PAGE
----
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 Post subject: Coronado PST for Sale
PostPosted: Fri Sep 09, 2016 6:05 am 
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Joined: Sun May 11, 2008 6:11 pm
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Location: Portslade, Sussex Lat 50deg 51min Long 0deg 13mins West
I am considering selling my PST (Personal Solar Telescope)........WITHDRAWN


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PostPosted: Mon Sep 12, 2016 9:55 am 
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Location: Lancashire
Glad to know you've held on to your PST Mike. The Sun's a fascinating body to observe from time-to-time. And solar observation can offer some compensation for cloudy nights.
At £200, you might have invited an unwanted buyer who could then have resold it for £600 or more!

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PostPosted: Tue Sep 13, 2016 9:56 am 
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Location: Portslade, Sussex Lat 50deg 51min Long 0deg 13mins West
Hello Brian: Not exactly. I am still in the process of finding a home for it. I bought it for £480 after I retired and it was exciting to see the prominences and flares etc rather than just the sunspots, and for a while I did daily drawings (as best I could - drawing sunspots using projected image - black, grey & white is easy but I never mastered the complexity of producing all the different tones and colors, of spots, prominences etc) but was never really happy with the results. I attempted some simple eyepiece, hand-held camera shots which were pretty poor compared with snaps of the similar-apparent-size Moon. Obviously there are some superb photographs posted here of the Sun taken in H-alpha. Many seem to taken using a modified PST and using a computer to make these images. Although I stopped regularly observing the Sun, I decided to hang on to the PST for Solar Eclipses (the last Solar Eclipse, the sky was too overcast to use it), for the second Venusian transit (clouded out) and the transit of Mercury (just glimpsed it it the PST).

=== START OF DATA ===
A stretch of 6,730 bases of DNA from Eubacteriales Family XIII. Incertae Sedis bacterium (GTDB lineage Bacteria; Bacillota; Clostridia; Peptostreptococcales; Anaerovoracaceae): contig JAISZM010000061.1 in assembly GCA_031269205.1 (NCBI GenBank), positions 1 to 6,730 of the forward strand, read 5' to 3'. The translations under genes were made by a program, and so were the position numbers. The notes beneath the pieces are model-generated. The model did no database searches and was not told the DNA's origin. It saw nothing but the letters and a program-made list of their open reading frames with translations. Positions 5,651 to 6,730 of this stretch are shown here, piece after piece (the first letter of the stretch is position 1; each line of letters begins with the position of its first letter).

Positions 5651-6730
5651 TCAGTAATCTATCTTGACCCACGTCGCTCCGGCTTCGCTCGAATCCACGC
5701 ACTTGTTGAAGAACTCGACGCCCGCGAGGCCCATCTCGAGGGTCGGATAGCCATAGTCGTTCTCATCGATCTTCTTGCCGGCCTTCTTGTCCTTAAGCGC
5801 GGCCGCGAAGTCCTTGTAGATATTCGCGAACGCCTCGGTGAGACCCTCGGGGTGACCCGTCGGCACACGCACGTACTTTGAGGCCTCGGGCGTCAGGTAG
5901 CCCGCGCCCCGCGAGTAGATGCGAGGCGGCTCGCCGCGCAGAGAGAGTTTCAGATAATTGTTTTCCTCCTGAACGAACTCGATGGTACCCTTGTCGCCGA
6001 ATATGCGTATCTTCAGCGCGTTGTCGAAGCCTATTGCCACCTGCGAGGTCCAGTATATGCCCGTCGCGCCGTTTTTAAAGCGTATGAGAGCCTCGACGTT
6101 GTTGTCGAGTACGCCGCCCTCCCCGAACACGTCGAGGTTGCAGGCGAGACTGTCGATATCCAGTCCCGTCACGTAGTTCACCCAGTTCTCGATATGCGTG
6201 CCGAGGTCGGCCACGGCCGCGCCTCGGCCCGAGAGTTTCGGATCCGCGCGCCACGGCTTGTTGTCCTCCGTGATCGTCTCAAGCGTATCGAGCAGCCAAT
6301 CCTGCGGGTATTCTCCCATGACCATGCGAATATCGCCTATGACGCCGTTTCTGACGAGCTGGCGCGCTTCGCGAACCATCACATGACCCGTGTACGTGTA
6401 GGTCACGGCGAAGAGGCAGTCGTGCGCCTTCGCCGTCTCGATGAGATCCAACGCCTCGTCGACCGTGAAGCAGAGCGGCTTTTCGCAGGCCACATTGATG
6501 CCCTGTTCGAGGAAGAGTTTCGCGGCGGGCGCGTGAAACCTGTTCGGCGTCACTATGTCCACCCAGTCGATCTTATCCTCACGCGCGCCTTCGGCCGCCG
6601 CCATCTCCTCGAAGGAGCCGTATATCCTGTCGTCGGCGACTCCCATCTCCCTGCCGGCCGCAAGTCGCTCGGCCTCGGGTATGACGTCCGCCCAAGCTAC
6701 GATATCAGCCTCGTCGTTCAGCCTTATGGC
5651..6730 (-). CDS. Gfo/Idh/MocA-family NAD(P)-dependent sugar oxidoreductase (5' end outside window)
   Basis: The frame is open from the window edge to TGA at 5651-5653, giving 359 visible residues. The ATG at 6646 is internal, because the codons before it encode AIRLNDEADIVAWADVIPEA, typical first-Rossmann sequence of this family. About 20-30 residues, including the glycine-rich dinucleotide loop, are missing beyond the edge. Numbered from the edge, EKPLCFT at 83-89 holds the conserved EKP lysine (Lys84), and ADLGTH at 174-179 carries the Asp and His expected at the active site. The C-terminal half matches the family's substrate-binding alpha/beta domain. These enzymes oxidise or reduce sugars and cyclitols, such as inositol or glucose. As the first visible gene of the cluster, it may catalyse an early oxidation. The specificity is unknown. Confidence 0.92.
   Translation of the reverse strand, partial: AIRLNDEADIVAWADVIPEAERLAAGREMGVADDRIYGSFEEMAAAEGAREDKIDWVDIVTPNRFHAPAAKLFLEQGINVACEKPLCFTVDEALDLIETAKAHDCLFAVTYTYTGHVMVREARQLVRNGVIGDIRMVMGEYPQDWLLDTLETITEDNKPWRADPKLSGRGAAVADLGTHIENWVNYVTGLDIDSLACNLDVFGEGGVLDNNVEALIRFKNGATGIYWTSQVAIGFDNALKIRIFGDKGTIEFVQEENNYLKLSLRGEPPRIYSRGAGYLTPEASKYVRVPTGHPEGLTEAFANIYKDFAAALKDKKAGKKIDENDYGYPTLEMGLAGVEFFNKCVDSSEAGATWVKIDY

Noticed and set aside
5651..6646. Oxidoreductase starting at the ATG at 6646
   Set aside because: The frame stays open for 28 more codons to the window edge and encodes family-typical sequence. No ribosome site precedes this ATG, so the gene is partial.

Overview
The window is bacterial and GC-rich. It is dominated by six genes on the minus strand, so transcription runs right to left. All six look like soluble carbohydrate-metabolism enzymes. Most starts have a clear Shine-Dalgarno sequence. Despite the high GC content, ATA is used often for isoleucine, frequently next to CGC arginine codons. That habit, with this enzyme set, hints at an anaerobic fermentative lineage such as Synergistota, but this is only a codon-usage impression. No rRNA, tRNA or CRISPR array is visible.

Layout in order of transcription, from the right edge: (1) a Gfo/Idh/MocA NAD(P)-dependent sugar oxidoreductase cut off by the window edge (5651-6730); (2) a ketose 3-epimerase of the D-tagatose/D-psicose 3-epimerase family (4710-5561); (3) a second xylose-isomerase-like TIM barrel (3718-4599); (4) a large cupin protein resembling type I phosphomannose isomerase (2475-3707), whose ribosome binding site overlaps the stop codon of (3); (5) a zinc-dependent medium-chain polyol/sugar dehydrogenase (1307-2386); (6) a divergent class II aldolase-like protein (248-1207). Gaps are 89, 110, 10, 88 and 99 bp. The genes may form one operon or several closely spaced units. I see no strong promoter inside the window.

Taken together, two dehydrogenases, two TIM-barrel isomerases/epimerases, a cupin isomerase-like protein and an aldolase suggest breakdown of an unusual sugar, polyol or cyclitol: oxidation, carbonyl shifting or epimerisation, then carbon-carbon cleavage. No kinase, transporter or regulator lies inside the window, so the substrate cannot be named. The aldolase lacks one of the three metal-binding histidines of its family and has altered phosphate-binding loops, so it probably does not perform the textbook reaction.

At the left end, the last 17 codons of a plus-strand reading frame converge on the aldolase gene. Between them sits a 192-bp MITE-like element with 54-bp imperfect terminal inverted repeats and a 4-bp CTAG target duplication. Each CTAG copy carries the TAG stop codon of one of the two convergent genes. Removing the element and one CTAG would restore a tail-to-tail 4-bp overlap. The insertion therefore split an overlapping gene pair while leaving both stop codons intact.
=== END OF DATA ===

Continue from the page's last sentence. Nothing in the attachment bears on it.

Basically, from time-to-time I have a purge of instruments and books that I no longer really use or need, being a bit of a minimalist or lot of a minimalist really! I guess my motto is "Less is more". As a bird-watcher, in the past, I was well-known as only owning one guide-book and one pair of binoculars! When I bought a new one, I would dispose of the previous one. I am not quite as severe as that now as I have perhaps ten star atlases and 4 or 5 small instruments. (monoculars & spotters). regards maf


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PostPosted: Tue Sep 13, 2016 10:18 am 
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Location: Portslade, Sussex Lat 50deg 51min Long 0deg 13mins West
I just checked the current price of the PST now, depending on supplier, £700 or more. new.maf


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PostPosted: Tue Sep 13, 2016 1:11 pm 
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A pity Mike, as I think that the PST is maybe the best telescope made for the amateur astronomer.
I thought that you were giving it away at £200.
With devaluation of the pound the price will go up.

Regards,
David


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PostPosted: Wed Sep 14, 2016 6:18 am 
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Joined: Sun May 11, 2008 6:11 pm
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Location: Portslade, Sussex Lat 50deg 51min Long 0deg 13mins West
As a general rule, if I was selling something, I would only ask about half of what I paid for it, considering that a second-hand item does not include vat and there is no warranty, and the item has been used of course. Perhaps the PST is different in that they are imported from the USA and no doubt the changing exchange rates affect it greatly. I was indeed shocked when I checked the current prices, as I imagined them to now be £600, but found generally now £700 - £800 !! , some highest ones including the case though etc. It certainly is a good scope for observing the Sun but of course that it all you can do with it, and so I imagine that the call for it locally may well be very limited. From my point of view it serves no purpose sitting in a box for the next few years waiting for a good solar eclipse and if someone really wanted to actually use it, then...........anyway, we shall see! regards maf


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PostPosted: Mon Sep 26, 2016 9:59 am 
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Location: Lancashire
Solar transits look good in a PST. In the PST/Lunt DS, the last Mercury transit had a strong "3D" appearance, due to a background of small spots, many filaments and two prominences.
I managed to take a successful image of the event, with a hand-held LUMIX compact.

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